McAL chief: Probe them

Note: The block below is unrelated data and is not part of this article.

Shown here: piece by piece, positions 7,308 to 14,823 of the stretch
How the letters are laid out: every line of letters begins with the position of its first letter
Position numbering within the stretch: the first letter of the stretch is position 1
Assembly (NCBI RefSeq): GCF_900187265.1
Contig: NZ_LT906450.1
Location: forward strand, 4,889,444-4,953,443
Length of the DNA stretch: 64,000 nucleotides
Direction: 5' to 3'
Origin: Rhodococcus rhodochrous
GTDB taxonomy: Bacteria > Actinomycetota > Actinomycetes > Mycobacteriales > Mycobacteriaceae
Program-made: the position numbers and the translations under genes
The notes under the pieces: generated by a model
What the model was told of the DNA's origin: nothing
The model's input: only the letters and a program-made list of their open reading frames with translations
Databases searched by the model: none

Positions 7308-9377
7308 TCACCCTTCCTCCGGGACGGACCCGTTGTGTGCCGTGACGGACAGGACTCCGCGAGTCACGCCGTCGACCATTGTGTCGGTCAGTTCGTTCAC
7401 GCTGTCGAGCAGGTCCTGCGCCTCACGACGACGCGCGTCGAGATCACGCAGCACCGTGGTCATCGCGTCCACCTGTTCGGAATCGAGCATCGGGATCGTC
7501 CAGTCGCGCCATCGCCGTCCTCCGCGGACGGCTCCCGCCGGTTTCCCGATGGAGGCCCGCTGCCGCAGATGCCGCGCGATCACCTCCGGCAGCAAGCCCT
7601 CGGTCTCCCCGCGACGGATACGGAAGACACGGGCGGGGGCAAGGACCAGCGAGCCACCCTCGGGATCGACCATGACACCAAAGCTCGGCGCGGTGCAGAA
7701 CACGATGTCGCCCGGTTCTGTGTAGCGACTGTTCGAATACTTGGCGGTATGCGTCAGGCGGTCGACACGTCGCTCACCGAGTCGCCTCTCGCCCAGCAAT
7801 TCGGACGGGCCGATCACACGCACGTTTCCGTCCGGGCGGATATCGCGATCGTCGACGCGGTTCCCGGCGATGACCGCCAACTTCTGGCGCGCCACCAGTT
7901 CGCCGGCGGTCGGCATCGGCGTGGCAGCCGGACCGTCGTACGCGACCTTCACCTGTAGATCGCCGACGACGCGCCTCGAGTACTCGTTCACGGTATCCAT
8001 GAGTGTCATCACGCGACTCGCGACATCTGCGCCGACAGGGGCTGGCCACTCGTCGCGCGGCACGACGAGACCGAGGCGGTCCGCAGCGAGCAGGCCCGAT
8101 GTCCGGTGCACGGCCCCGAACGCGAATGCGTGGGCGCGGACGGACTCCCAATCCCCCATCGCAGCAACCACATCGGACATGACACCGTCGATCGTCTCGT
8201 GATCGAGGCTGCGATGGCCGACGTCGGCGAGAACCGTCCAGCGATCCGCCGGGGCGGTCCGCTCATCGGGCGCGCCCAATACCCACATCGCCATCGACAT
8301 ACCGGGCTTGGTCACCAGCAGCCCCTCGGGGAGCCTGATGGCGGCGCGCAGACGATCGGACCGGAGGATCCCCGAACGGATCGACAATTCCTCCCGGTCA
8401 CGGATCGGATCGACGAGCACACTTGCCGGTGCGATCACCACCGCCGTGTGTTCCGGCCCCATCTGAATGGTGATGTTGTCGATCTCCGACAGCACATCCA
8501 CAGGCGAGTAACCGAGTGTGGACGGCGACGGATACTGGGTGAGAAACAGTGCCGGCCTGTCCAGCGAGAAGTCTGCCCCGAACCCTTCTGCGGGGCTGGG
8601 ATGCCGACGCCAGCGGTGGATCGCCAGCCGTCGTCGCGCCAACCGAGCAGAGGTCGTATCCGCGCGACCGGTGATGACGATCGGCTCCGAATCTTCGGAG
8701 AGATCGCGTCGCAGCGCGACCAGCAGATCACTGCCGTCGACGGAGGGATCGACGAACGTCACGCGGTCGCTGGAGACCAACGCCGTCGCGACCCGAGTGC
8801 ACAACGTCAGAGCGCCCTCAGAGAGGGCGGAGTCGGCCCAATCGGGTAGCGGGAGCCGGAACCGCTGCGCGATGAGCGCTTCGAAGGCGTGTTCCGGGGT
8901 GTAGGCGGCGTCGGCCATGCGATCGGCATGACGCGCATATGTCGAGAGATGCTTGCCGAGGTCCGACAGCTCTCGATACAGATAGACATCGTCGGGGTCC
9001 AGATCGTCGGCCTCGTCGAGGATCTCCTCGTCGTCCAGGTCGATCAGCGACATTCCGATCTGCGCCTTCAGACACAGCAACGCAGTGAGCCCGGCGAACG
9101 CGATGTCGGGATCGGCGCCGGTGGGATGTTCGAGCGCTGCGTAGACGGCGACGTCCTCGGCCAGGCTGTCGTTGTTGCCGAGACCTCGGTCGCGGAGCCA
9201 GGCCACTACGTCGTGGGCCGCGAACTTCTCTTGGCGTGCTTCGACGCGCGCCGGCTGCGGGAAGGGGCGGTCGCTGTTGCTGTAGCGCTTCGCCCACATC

by Stacey RussellINVESTIGATE because someone ought to be booked!This call came yesterday from Gerry Brooks, group chief operating officer of Trinidad and Tobago-based Ansa McAL regarding the financial debacle of both CL Financial and Stanford’s Antigua Bank.He was the featured speaker at the Barbados Chamber of Commerce and Industry’s 184th annual general meeting at Hilton Barbados where he contended that the Caribbean’s financial reporting and oversight “has failed us badly”. “Two recent failures, one in Antigua and the other Pan Caribbean conglomerate have left a $15 billion trail of red ink across the region. . . . yet one is yet to see a harmonised, regional, integrated, deliberate response to either of these events as even the most vulnerable citizens and institutions have lost their pensions and investments.“It is my view that the Caribbean and CARICOM must undertake a comprehensive assessment of both issues. Additionally, a forensic analysis needs to be conducted; where is Mr [Bernard] Madoff today, where is Mr [Allen] Stanford?” he declared.Madoff a former stock broker, investment advisor and non-executive chairman of the NASDAQ stock market in New York, who pulled off the largest Ponzi scheme in United States’ history was jailed last June for 150 years, while the US Securities and Exchange Commission filed civil charges against Stanford for what they called fraud “of shocking magnitude” in selling $9.2 billion in securities, “promising . . . improbable high interest rates”, in which Stanford’s Antigua Bank was implicated.On January 30, 2009 the T&T Government announced a bail-out package for T&T-headquartered CL Financial that has financial tentacles throughout the Caribbean.CLICO (Barbados) Holdings Ltd, one of its subsidiaries, has since had a run on the company.“Not a single individual has been brought to book by any Caribbean agency. There needs to be put in place a coordinated, comprehensive response. Much more can and needs to be done,” Brooks stressed.The attorney-at-law said the revamping of the Caribbean’s financial regulatory system was a prerequisite for building solid Caribbean companies and suggested that the region took a page from the book of governments and institutions within the European Union that were “working industriously to backstop institutional failures in Greece, Portugal and Spain.” “One major banker indicated to me that he deals with 15 different regional regulators, many of whom have different reporting requirements and timelines,” he added, noting that this did not offer real protection to policyholders.